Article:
Suppose that you’ve chosen to use a rifle for home defense. What is the best type of rifle scope to use for that purpose? I won’t argue, in this article, the merits of a long gun over a pistol. But if you need a firearm for defensive purposes outdoors as well as indoors, you may well need an optic. Sure, you should practice and be able to use the iron sights for all your pistols and rifles, just in case. But optics are extremely useful.
Now, if you are dealing with only short range targets, almost everyone will tell you that a red dot sight is best. There is no magnification (1x), so you can keep both eyes open, and the dot (or other reticle pattern) can be used to target your assailant very quickly. But without magnification, the further away the target, the less ideal the 1x optic becomes.
Sure, you can hit a target out beyond 100 yards without magnification. But how did you identify the target as an assailant? For self-defense purposes, you are much better off with at least 3x or 4x magnification, even if you’re able to hit the target at that range without it. I don’t know about you, but these old eyes are not so sharp anymore. I want to see what I’m shooting.
So now we’ve established two truths, that 1x is best for quick close-up target acquisition, but that magnification is also useful. And that’s why the most popular CQB (close quarters battle) scopes are variable power, with true 1x magnification on the low end, and at least 4x magnification on the high end. It works almost like a red dot sight when dialed down to 1x — quick target acquisition with both eyes open. But you then can dial the magnification up to 4, 6, or even 8x.
Variable power scopes use specifications that are summarized as in this example: “1-4×24″. Here, the numbers 1-4x indicate the range of power of the scope, from 1x on the low end all the way up to 4 times (4x) magnification on the high end. The last number indicates the diameter of the objective lens, which is the lens farthest from your eye. Typically, these types of scopes are 24mm. The larger objective lenses (greater than 24mm) are usually found on higher magnification scopes.
How do you choose between a scope with variable power of 1-4×24 or 1-6×24 or 1-8×24? To my mind, the answer is simple: PRICE. The 1-8×24 scopes are fairly new to market, and are much more expensive than the 1-4x scopes. The 1-6x models have been around longer, but they are still kind of pricey. But a decent 1-4×24 scope will do everything you need it to do, for less money.
Is 4x enough on the high end for a home defense scope? Well, the general rule is that the magnification power number roughly matches the distance in yards. So a 4x scope is good out to 400 yards (probably a bit further, but it’s only a rule of thumb), a 6x scope is good out to 600 yards, and an 8x scope out to 800 yards. I would say that a 1-4x scope is plenty of magnification for a defensive rifle.
There are some disadvantages to the 8x power, even though 1-8x is the newest cool scope spec. The higher the power, the smaller the field of view. So it’s harder to find your target at 8x than at 4x. So for a distant target, 4x is a good balance between getting a good look at the target and finding it fast.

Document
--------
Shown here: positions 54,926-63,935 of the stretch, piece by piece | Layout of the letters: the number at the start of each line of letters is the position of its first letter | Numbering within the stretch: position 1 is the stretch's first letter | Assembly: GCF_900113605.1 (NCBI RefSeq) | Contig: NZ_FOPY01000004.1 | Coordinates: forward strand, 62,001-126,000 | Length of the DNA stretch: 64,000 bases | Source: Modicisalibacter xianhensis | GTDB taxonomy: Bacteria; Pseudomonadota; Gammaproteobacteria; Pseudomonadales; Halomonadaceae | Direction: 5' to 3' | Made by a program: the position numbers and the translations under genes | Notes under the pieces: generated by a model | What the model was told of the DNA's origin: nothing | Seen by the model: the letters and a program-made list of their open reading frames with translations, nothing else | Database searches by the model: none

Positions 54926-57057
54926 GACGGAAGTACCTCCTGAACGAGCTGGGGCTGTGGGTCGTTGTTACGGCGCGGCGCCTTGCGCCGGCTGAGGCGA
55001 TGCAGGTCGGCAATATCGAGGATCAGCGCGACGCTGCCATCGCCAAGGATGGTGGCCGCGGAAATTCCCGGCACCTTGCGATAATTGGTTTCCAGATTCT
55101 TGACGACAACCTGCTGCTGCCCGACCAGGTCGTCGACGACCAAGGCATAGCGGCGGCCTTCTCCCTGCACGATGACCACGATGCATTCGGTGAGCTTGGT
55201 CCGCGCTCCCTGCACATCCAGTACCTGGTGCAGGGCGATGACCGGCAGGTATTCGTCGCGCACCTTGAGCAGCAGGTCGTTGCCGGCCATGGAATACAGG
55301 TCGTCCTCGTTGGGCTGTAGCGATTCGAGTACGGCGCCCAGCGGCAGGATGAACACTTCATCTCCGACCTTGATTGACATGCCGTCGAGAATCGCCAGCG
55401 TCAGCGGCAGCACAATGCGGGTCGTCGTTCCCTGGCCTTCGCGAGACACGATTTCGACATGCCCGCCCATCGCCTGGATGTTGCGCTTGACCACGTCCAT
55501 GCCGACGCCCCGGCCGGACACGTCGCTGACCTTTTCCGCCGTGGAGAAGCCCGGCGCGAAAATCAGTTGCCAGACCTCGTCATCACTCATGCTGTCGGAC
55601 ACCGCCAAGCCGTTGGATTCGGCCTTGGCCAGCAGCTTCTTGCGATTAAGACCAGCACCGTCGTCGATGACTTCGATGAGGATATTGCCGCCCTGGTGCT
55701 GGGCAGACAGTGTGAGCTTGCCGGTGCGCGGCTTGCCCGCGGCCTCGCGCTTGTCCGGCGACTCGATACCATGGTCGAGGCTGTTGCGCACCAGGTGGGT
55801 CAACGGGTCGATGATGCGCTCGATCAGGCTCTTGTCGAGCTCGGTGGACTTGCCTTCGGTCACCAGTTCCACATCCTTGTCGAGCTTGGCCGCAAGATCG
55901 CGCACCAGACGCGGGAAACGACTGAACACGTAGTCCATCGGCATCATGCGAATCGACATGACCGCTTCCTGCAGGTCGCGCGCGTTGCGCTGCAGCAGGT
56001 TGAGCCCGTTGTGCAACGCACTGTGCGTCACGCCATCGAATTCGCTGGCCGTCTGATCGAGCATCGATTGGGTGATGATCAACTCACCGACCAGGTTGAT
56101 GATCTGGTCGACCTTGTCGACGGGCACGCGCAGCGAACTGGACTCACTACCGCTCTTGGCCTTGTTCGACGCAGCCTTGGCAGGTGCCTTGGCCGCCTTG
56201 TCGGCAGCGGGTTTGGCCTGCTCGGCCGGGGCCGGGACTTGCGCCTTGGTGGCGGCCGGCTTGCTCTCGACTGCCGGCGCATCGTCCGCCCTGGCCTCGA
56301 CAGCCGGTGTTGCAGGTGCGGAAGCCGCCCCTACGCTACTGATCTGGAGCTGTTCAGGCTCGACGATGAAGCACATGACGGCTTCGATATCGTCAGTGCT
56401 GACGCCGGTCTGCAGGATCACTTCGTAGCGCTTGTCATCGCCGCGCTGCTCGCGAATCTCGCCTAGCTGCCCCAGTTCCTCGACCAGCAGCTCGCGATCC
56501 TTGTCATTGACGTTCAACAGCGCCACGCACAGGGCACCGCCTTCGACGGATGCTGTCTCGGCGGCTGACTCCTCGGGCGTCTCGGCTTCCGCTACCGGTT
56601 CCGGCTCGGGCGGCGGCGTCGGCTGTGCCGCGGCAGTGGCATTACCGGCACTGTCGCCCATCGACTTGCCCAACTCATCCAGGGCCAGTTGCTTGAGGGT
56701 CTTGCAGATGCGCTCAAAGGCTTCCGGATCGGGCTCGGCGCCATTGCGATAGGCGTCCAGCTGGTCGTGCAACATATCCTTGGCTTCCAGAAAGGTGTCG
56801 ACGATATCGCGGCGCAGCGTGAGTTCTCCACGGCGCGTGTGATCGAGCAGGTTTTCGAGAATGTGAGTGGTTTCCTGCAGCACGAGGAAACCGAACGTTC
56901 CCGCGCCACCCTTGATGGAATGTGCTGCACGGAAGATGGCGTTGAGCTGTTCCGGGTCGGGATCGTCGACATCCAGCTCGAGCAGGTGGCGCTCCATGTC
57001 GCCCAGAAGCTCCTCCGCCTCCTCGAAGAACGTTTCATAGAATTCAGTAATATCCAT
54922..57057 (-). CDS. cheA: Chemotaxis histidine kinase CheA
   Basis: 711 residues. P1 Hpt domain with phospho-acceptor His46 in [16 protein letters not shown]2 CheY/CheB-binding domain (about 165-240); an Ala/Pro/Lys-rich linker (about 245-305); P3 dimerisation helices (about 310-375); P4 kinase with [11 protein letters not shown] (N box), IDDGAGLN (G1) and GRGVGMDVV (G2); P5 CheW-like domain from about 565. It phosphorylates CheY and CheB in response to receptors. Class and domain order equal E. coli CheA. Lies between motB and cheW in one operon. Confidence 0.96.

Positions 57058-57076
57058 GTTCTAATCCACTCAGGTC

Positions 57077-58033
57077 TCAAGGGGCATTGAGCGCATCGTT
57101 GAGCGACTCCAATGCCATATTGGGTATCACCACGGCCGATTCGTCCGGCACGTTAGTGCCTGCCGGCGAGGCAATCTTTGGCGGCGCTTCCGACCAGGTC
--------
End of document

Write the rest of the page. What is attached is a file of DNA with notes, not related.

What distinguishes one 1-4x scope from another? To my mind, the biggest difference and biggest bone of contention in some cases is the reticle. It should work great at the low end to quickly pick up a target, and yet it should be fitting for longer range shooting, where drop and wind come into play. And that is not easy to find. A lot of reticle patterns offer one, but not the other.
Now this is rather subjective. YMMV. But I detest BDC (bullet drop compensator) reticles. They have markings for how much a round drops (in the angular measure of MOA or mrad) at each distance in hundreds of yards or meters. But that only works if your ammunition has the velocity and BC for those markings. Switch ammo and now the markings are off. They will not be at evenly spaced distances in steps of 100 yards.
I much prefer a reticle with minute of angle (MOA) or, better yet, milliradians (mils or mrads). You can easily range a target on that type of reticle. And you can change to different loadings and bullets, without trouble. You just need to print out or memorize a range card.
I hesitate to start talking about particular models, since there are so many. But I’ll mention a few, not as recommendations, but as examples of the range of what’s available.
On the very low end, there’s the Primary Arms 1-4×24 scope, very reasonably priced, but the reticle is just an illuminated dot and crosshairs. Not bad for mostly close up work. But without any markings for ranging or drop. It might be a good scope for a pistol caliber carbine or a .22LR rifle, where you aren’t shooting beyond 100 yards much.
The midrange of prices has quite a few entries. I’m liking the Fullfield TAC30™ Riflescope 1-4x24mm and it’s up-town cousin the MTAC. However, they both use the BDC type of reticle, which is not my cup of tea. Really, though, it’s an easy to use reticle at close range, with some useful markings for longer range targets.
Now if we are avoiding the most pricey scopes, but going further upscale, the Bushnell 1-4x 24mm Throw Down PCL is good if you like BDC reticles. And the new Sig Sauer Tango4 has two BDC and one mildot reticle choices. Sig also has a Tango6 1-6x scope, but it’s more than twice the price to go from 1-4x to 1-6x. Not worth it, in my opinion.
Well, if you know of a 1-4x (or better) scope that you prefer, mention it in the comments below.